Dana turned sixteen ten months ago. Right away she wanted to get her G1 license — that’s the learner’s permit that allows you to take driving lessons and to drive with another licensed driver in the car. We bought her the lessons for her birthday, and she took the in-class part during spring break. After that, she had a few weeks of in-car lessons before her instructor said she should get a parent to start taking her driving.
That’s where I came in. I was a late driver — only got my license five days before I started my first teaching job. To this day, I’m not sure what I would have done if I had failed the road test. I had a job way out in the boonies (no disrespect, Cartwright High School; you are in the boonies).
In any case, I didn’t want Dana to end up like me. To me, getting your license is getting yourself some freedom. Sure, we’re horribly addicted to our cars in the western world, but it’s not like she’s going to add tons of carbon to the atmosphere by driving seven kilometers to school or ten to work. In fact, all it means is that Chrissie and I don’t drive her those places, and since, when we do, we end up driving home and then waiting to pick her up again, our household will probably drive less total distance this way.
So what is it like to have a kid who drives? Nerve-wracking. After hours sitting beside Dana — saying brake, brake! and go, go! less often as the days went by — I think I know her very well as a driver. But I don’t know everyone else on the road — and based on their driving, I don’t really want to. For the first couple of weeks, we had her knock on the bedroom door when she left for work, then text us when she got there.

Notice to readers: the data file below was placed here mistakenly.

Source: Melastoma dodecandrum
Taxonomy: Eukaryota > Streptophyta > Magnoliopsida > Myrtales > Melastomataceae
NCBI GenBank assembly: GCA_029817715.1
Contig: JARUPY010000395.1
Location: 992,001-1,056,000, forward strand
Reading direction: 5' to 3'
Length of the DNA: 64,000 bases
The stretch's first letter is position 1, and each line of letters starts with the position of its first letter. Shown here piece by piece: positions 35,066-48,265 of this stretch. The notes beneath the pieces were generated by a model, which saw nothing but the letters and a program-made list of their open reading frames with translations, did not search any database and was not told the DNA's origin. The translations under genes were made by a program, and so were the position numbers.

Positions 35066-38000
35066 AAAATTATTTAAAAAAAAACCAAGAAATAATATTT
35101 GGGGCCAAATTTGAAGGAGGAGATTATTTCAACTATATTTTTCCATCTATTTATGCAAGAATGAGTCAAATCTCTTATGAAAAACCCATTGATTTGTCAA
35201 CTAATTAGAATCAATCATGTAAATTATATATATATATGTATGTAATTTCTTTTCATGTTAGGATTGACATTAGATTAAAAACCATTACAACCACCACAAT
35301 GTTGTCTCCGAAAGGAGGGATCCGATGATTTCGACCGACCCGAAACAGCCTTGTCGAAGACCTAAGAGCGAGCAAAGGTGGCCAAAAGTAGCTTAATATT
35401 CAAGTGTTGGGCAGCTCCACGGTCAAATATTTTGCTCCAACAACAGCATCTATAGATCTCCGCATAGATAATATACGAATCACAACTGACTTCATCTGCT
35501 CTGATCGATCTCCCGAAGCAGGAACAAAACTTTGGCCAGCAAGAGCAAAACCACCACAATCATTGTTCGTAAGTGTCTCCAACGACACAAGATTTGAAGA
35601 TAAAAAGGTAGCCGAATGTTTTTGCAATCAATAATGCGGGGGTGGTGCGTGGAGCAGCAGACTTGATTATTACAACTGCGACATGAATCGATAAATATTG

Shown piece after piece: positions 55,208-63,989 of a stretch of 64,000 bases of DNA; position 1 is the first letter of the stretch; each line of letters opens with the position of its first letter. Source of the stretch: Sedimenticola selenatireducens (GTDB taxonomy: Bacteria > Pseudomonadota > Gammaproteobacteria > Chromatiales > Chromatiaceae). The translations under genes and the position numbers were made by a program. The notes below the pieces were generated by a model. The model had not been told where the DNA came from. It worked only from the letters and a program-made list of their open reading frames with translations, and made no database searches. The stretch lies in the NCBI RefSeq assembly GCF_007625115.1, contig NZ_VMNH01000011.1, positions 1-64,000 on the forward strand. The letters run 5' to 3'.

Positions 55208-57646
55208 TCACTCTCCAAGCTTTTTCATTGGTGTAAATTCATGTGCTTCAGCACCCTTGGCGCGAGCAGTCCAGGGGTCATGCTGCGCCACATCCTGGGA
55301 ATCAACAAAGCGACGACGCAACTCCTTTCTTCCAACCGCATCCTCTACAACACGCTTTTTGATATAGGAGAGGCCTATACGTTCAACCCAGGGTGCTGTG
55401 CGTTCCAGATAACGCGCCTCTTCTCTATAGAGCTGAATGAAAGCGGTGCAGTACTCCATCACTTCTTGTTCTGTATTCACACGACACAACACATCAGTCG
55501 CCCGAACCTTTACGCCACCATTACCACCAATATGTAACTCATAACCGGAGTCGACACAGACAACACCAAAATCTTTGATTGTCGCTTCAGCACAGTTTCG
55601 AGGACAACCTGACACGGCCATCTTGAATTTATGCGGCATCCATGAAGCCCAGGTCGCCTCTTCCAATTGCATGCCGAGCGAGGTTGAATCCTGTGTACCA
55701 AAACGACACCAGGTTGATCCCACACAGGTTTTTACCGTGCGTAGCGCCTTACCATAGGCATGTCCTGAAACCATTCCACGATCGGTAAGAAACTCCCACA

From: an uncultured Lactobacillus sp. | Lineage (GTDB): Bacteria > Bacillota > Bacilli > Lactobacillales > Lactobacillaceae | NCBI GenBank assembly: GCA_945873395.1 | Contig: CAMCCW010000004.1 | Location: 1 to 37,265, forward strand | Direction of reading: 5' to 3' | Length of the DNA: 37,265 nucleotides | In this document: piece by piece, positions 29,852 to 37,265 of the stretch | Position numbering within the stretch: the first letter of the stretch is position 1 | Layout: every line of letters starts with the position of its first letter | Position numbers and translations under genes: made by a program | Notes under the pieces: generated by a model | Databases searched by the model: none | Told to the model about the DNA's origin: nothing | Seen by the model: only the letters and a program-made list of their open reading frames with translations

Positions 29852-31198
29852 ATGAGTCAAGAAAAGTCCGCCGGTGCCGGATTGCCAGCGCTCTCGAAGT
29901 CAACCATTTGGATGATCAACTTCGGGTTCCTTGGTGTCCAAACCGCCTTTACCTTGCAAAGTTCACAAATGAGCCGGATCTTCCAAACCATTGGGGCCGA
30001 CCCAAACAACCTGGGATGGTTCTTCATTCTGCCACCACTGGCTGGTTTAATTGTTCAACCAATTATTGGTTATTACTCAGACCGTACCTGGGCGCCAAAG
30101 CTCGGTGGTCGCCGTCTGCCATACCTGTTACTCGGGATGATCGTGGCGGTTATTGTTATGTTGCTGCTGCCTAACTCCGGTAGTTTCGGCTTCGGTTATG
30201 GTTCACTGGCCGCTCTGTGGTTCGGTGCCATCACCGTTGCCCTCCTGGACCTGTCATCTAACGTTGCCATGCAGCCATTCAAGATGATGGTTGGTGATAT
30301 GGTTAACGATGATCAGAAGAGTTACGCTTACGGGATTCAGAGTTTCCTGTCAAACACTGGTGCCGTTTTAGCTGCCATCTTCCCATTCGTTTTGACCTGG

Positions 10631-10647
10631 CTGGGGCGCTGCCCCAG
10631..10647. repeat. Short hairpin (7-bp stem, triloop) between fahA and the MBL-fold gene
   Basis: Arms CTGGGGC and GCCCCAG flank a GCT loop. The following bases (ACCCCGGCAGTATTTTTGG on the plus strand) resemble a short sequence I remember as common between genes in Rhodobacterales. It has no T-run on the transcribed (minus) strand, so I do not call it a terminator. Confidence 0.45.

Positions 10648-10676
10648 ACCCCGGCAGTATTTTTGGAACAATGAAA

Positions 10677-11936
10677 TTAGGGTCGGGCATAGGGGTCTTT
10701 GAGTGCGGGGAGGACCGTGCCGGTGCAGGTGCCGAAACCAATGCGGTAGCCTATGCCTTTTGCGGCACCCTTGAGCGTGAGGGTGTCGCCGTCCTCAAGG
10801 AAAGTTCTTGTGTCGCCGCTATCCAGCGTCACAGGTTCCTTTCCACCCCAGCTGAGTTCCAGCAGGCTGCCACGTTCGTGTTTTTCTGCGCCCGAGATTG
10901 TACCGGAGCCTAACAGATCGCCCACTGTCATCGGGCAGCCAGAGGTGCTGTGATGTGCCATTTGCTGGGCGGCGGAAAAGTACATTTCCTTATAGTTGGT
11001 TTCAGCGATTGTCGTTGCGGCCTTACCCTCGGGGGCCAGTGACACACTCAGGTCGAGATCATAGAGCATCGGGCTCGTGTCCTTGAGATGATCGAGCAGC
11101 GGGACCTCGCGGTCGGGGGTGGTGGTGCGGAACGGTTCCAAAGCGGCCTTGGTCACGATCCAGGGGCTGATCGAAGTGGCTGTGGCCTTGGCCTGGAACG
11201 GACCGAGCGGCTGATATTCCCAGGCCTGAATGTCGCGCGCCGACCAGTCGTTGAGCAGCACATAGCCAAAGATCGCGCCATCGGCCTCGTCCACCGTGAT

This brings us to the app I mentioned in the title. Glypse is a geolocation sharing app. It’s awesome. When you send someone a “glympse” you are using your GPS-equipped smartphone to share your location with someone else (or several someone elses) for a certain period of time. You can share via text, email, Facebook, Twitter — anything that can share a link. Dana has a pre-set Glympse shortcut on her phone, so three quick taps sends an email and a text to me with her location for the next half hour. I can pick it up on my phone or on anything that can get email and web, then watch a pretty-much-live little triangle make its way along Lawrence Avenue until she gets to work.
I moved out of home the very same weekend I got my license all those years ago — something I’m very glad Dana did not do last month. I still remember driving away, my parents waving to me from the driveway of the house they still live in. I’m sure they worried all the way until I called from my new place, a couple of hours later.
So what is it like to have a kid who drives? Horrifying, but not as bad as it must have been before cell phones and living in the future.